With so little to like about Japan’s own economy, the Japanese long ago had come to count on putting their money and their efforts elsewhere. General fortune has therefore become a product of eurodollar fickleness; reflation in the global monetary system “allows” Japan a bit of additional breathing room. The economy picks up and confuses central bankers and Economists alike into thinking recovery and inflation.Happens over and over, country after country.Japan was almost a perfect indication for when Reflation #3 started to buckle and then fail back in late 2017 and early 2018. Monetarily, eurodollar-wise, the Japanese ran for the exits leaving the rest of the world exposed (and emerging markets to exclaim “dollar funding has evaporated” without being able to point to its actual cause).
Jeffrey P. Snider considers the following as important: cei, currencies, Economy, Federal Reserve/Monetary Policy, industrial production, inflation, Japan, leading indicators, LEI, markets, Stagflation, The Economist
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With so little to like about Japan’s own economy, the Japanese long ago had come to count on putting their money and their efforts elsewhere. General fortune has therefore become a product of eurodollar fickleness; reflation in the global monetary system “allows” Japan a bit of additional breathing room. The economy picks up and confuses central bankers and Economists alike into thinking recovery and inflation.
Happens over and over, country after country.
Japan was almost a perfect indication for when Reflation #3 started to buckle and then fail back in late 2017 and early 2018. Monetarily, eurodollar-wise, the Japanese ran for the exits leaving the rest of the world exposed (and emerging markets to exclaim “dollar funding has evaporated” without being able to point to its actual cause).
In pure economic terms, like Germany, the export-heavy orientation in Japan was a leading indicator for Euro$ #4 wrecking globally synchronized growth, quickly turning it into a downturn instead which eventually globally re-synchronized in the wrong direction. Industry behind Japan Inc. was one of the first places to display the rolling over.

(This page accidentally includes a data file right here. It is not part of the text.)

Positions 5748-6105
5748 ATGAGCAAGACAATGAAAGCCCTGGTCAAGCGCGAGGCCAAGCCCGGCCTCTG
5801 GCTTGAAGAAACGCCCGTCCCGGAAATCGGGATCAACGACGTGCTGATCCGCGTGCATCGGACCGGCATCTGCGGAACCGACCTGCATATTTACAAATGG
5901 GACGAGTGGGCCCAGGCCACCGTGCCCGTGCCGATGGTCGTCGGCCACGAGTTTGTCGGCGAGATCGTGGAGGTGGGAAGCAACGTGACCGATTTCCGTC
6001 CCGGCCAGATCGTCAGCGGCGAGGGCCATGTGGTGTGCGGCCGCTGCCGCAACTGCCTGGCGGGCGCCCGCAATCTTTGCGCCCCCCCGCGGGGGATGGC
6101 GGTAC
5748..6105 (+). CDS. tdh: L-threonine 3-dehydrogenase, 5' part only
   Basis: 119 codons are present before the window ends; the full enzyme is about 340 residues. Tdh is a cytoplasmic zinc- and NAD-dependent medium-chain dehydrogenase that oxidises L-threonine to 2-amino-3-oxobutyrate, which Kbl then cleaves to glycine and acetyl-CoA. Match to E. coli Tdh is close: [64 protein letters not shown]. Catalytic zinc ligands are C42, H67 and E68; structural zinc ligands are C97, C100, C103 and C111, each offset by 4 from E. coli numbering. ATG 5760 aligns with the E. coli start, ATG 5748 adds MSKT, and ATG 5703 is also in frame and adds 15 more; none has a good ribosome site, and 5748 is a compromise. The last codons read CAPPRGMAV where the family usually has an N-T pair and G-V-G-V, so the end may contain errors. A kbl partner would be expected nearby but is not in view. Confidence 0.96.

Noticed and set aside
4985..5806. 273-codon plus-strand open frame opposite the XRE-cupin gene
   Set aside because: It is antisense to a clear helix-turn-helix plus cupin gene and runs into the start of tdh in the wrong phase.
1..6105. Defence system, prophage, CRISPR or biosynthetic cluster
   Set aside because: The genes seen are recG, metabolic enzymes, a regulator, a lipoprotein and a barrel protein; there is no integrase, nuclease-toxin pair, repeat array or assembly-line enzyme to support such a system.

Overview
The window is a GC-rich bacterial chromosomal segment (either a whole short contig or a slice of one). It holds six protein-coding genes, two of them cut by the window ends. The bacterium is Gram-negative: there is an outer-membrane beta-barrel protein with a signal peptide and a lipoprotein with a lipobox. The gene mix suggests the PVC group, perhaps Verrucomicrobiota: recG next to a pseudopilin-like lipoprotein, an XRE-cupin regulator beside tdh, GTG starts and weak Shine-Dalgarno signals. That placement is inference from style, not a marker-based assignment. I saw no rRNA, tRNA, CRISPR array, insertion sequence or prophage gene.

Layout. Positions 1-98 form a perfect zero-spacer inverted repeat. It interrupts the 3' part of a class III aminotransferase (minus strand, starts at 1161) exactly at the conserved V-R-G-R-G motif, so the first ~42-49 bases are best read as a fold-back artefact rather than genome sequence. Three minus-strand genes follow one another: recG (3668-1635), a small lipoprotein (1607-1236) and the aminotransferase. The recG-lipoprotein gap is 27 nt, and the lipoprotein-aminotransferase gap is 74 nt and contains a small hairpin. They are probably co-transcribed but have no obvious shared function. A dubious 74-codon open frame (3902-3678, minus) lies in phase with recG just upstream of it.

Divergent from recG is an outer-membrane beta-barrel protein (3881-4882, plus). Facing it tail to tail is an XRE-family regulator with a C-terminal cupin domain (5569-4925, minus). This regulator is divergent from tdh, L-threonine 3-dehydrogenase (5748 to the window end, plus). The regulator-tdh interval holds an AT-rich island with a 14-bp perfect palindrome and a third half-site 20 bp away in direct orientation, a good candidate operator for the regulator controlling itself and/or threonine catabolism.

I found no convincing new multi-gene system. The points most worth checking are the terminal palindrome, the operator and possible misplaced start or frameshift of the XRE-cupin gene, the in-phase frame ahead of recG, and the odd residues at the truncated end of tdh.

Are we seeing history repeat again?
As more months go by and the data refuses to improve, and in some cases gets worse, we’re left with fewer alternative explanations. One is, of course, delta COVID. And Japan has been hit plenty by this latest of the pandemic. Just last month, emergency government restrictions were extended yet again (though these are nothing like lockdown-type constraints).
That alone cannot explanation why only this latest “wave” of the pandemic would account for a very different turn in the Japanese economy. After all:
Japan has been struggling with a fifth wave of the virus and last month extended its long-running curbs until Sept. 12 to cover about 80% of its population. [emphasis added]
Wave #1, obviously, the big contraction but then throughout Waves 2 to 4 Japan like elsewhere around the world was unbothered economically. The economy appeared to be rebounding no matter how many additional bursts of rising case counts. It was only until April – that same month again – when suddenly the Japanese economy, coincident to much if not most of the rest of the global economy, that’s when it began to change.
If this was COVID, why did it take until the fifth wave before making any further difference? In reality, the turn may have started before the fifth wave.
In terms of Industrial Production, seasonally-adjusted the peak was, yet again, April and it has been lower ever since. From the Japanese Cabinet Office, its coincident indicator for the entire Japanese economy likewise topped out in the same month as IP as would the leading indicator (though it managed a slightly higher result in June). Either way, something clearly changed for Japan back around April.
But it’s not just Japan, is it? Worldwide, April and May continually show up at the very least like short run inflections that have now extended through summer and by some measures now into autumn (like commodity prices and that perplexing increase in the dollar’s exchange value).
Even the Economist, a magazine dedicated to the thorough cheerleading for, well, mainstream Economics, even they are struggling to get a handle on what all this appears to indicate. In the latest issue, as Emil Kalinowski hits me with on our last podcast (next week), the mainstream can’t help but notice:
So far this year economic growth across much of the world has been robust and unemployment rates, though generally still above pre-pandemic levels, have fallen. But the recovery seems to be losing momentum, fueling fears of stagnation.
Of course, they still foresee more “inflation” because their orthodox worldview is inseparable from the central bank-centered monetary model. So, they predicted recovery and inflation but are now beginning to realize maybe not the first part.
The Economist considers this as higher potential for “stagflation”, a term popularized during and about the Great Inflation of the 1970’s. It also made a comeback around 2010 and 2011 – not that anyone remembers now. Quite simply, without the money for inflation what’s left is just the stagnation; which very succinctly and accurately describes the decade which followed 2010 and 2011.
Is this time really different? So far, the stagnation is proceeding almost as if right on schedule; the non-central bank schedule.
No need to call it stag-deflation because that’s just redundant. In other words, as the renewal of stagnation grows larger on the horizon, settling the label’s other half is already being taken care of.